What Can Be Done

Higgins urges industry and regulators to pay more attention to what substances are discharged into wastewater treatment plants. “It’s not just the impacts on biosolids that can be problematic. Drug manufacturing facilities, for example, can release very high concentrations of drugs into wastewater,” he says.

For gardeners, identifying fertilizer made with biosolids can be tricky, as companies are not required to tell consumers when they’re being used. And while applying small quantities in your backyard might not be cause for concern, Malchi says a close eye should be kept on the impacts of large-scale commercial use.

“No one really knows how much of these compounds are being introduced into the environment,” he adds.

 

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  1. Velta Mack
    Friday, October 23rd, 2015
    My son is manager of a wastewater plant and they only haul their biosolids to non-human food crops, like grass seed and Christmas trees.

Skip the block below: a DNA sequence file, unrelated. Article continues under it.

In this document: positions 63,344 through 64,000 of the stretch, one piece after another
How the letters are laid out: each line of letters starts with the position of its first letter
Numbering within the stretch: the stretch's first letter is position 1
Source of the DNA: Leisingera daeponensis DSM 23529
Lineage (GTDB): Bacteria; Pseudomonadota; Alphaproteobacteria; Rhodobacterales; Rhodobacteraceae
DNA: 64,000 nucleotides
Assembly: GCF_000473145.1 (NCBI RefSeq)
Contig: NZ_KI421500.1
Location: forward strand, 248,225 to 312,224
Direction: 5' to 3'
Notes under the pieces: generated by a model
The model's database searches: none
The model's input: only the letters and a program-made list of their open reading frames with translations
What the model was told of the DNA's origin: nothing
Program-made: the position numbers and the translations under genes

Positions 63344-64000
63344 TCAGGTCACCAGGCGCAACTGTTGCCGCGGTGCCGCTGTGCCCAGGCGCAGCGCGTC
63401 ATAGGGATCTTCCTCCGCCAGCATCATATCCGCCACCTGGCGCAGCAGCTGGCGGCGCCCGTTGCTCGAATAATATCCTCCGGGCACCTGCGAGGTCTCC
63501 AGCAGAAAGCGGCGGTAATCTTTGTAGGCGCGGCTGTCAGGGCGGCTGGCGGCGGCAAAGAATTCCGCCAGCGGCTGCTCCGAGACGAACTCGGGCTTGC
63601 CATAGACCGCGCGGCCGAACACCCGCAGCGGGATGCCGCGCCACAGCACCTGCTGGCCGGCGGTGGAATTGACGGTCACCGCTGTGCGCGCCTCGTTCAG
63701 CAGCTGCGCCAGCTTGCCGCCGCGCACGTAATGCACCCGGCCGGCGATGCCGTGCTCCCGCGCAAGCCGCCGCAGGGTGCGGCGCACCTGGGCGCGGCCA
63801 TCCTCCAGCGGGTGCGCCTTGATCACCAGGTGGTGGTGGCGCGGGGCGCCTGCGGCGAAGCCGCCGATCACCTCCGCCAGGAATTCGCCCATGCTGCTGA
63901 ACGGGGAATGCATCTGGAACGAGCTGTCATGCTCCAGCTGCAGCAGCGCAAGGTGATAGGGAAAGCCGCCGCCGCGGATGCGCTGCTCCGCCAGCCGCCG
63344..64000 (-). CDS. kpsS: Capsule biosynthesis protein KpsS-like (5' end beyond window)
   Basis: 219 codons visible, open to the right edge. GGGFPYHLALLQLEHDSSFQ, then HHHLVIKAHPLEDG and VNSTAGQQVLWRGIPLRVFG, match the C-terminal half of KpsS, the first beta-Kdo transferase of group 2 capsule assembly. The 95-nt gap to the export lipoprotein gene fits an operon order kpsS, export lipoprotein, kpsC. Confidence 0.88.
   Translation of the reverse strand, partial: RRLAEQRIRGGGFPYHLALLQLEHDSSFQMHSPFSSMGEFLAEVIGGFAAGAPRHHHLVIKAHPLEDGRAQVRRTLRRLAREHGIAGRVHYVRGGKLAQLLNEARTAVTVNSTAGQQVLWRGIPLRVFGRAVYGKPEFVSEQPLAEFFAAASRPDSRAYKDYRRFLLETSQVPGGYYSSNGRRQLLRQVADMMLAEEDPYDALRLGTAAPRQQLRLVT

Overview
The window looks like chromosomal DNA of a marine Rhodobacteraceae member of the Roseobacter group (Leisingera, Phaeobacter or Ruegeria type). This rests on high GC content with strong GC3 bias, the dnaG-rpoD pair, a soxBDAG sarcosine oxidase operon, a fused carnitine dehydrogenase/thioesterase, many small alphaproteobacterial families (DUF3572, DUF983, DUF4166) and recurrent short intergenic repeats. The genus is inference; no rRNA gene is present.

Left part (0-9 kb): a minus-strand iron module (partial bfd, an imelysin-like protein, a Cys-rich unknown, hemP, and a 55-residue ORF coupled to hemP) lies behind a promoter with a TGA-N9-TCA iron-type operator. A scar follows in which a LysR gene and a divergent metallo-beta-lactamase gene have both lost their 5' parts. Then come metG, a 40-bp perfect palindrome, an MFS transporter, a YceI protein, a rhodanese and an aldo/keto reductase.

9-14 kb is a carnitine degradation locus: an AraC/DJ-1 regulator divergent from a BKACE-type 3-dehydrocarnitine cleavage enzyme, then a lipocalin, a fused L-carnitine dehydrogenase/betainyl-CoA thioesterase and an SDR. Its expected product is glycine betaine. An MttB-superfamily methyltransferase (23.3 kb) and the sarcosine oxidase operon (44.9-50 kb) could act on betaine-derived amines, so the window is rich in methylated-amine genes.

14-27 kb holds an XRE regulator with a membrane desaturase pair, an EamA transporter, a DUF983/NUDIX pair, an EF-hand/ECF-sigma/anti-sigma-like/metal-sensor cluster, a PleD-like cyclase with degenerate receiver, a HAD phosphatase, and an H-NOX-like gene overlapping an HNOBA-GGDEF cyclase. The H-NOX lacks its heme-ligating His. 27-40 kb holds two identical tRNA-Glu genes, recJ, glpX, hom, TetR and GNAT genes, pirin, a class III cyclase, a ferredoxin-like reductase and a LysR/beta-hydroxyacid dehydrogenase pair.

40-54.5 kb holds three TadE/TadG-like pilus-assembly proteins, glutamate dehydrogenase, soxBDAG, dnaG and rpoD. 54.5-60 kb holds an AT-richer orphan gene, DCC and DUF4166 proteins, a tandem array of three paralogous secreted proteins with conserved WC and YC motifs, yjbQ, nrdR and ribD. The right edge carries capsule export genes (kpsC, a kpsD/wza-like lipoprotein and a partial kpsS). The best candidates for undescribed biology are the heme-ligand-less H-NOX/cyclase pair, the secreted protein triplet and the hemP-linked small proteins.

2. Eamon
    Thursday, October 29th, 2015
    I downloaded the study referenced in this article because I wanted to see what experimental methods they used. The researchers spiked soils with pharmaceuticals and then grew cucumbers in them. This study had no biosolids used whatsoever. Debunked.
  3. Natasha GIlbert
    Tuesday, November 3rd, 2015
    Some readers have queried the relevance of the study's findings because the zucchinis were grown in soil that was not fertilized with biosolids. It is true that the study was not conducted using biosolids, but this does not invalidate the results regarding the ill effects of pharmaceuticals on plant health. The research needed to control the amount of the drugs in the soil. It did not use biosolids which may contain drugs as this could disrupt the results. The study is valuable because it shows for the first time that low levels of drugs – levels that could be found in biosolids - can harm crops. But it can only draw limited conclusions about biosolids. Further work is needed to confirm plant damage in soils with biosolids.